So it’s been forever since there’s been an update here. But I’m not going to let myself feel shamed into sinking into the shadows. It’s pretty common – people start blogs and then after a month or two, they give up. That was my plan. Part of my lapse was due to the fact that there really wasn’t much to report on. After dropping out of last April’s (2014) Boston Marathon due to illness, I regrouped (emotionally) for a day and then joined my weekeed training partner, Meagan, for another 5 weeks of training, to get re-ready for the Vermont City Marathon in Burlington, VT.
Running VCM was a blast. Not only did I come in second – though ending my 9 consecutive PR streak with a 2:45 (previous PR was 2:43.16) – I got to spend the weekend with Meagan and our new BFF, Joan Benoit-Samuelson (who made my life for cheering for me during the race!). Burlington is a gorgeous city and my family, as well as John’s family was there to support me! Also, the race organizers were pretty top notch and sent me home with some delicious Vermont treats. A great experience overall.
Since it’s been over 6 months, I’m going to glaze over things a bit to catch up to the present.
I recovered after VCM with a couple weeks off, then went on my epic honeymoon to…Kamchatka (Russia). John and I spent 2 weeks on planes, buses, in fast moving cars, but mostly walking. We spent an entire week in a gorgeous valley nestled between some of the largest volcanoes in the world and didn’t see another soul the entire time (save many ground squirrels, one bear, two ravens, and numerous mosquitos who were kept at bay, for the most part, by a perfect gentle breeze).
After returning from Kamchatka, I came home, worked for 2 weeks and then started a new dream librarian job at a small biotech in Cambridge.
It was a busy summer and running took a bit of a backseat. I still ran, but much lower quantity and with less intensity. I still raced, but was much less prepared. I did a trail 10k, I did an intensely hilly 10 miler, but I couldn’t find that motivation to jump into marathon training in preparation for a fall race. I was having a good time, but my approach to things was pretty haphazard. Which is fine. Early October race plans were canceled for the prospects of Philly, or CIM, or Houston? I just couldn’t bring myself to commit.
In October, John and I went home to Maine for a weekend and I decided to sign up for a very low key 50k race in Freeport. I was nervous. I’ve been wanting to try an ultra for awhile, but have been intimidated enough to find some good excuses every time I considered it (i.e. – I want to run a marathon, so I probably shouldn’t do an ultra because I’ll need to recover and then wont have enough time to train… – a legit excuse for sure!). Since I really didn’t have an excuse this time around, it seemed like the perfect time. I also secretly hoped it would jumpstart my motivation to get back into some sort of real/organized training. As far as the ultra itself went – my entire plan was to finish. I hadn’t really been running much – I just wanted to get over the intimidation barrier and finish the race. Which I did.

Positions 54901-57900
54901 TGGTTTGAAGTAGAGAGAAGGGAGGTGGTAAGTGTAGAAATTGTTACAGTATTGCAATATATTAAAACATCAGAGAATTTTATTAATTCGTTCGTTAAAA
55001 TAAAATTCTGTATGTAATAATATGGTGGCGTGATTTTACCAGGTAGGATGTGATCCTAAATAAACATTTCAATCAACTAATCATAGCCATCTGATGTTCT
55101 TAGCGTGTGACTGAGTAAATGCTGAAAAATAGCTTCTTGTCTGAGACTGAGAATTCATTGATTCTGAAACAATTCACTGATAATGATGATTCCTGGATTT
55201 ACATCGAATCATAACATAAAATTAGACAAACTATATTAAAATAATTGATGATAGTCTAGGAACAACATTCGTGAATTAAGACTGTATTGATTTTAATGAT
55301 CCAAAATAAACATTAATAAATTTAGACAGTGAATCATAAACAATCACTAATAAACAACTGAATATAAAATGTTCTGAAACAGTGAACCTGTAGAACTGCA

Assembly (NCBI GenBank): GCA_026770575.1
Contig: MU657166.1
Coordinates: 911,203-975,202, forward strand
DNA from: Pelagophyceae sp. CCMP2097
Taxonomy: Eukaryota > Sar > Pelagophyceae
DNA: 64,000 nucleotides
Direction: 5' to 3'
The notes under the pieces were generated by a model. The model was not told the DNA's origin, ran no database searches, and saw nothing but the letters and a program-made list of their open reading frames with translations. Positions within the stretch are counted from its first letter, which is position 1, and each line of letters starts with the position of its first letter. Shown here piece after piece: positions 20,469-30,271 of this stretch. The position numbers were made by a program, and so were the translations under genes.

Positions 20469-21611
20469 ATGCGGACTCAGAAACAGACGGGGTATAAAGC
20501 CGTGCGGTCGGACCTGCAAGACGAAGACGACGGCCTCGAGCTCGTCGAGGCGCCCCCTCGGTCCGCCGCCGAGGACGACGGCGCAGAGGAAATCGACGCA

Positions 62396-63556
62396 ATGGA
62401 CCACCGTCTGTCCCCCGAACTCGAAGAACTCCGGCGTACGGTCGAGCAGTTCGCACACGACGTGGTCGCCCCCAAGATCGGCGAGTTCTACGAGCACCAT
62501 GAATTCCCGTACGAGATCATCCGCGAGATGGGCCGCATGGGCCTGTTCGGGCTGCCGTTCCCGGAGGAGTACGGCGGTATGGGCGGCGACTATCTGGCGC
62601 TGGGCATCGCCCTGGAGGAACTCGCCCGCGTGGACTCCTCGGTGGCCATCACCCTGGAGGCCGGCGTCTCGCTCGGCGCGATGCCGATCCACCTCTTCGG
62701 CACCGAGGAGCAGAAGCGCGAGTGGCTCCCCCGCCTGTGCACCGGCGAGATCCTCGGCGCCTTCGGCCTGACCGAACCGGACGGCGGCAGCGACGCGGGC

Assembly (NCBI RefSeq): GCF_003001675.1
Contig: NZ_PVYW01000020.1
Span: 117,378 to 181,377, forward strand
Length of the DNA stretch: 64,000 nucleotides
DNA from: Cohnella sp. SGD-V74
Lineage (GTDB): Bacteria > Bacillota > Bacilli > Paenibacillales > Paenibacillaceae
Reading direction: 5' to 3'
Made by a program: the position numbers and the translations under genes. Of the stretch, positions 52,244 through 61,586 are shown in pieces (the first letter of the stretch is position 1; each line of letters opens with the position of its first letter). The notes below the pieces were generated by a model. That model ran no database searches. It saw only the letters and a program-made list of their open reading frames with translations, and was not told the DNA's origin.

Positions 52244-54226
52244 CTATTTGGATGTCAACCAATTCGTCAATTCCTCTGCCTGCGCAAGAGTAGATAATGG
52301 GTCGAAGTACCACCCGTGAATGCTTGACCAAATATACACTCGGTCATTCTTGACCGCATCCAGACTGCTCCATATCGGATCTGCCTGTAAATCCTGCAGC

I won a whoopie pie and then we headed back to Boston.
What I got from that 50k was the confidence that a. I can run 50k and b. that i could probably try another. What I also got was a better understanding of ultras (like…stopping in a race at an aid station?!) and as hoped, my motivation was jump started and I got excited about starting to train again in a more organized way.
At first, I thought I wanted to run The North Face 50 Mile out in California. But a little voice inside my head said – ok, you just added 5 miles to your previous long run PR, now you’re going to add another 19 more, on trail, and you’re only going to give yourself a little over a month to train for it?! Also, I’d have to fly across the country for it. I’m all for trying new things, but this seemed like a big step. I remembered one man at the 50k telling me that it was his tune up for the JFK50 in November, so…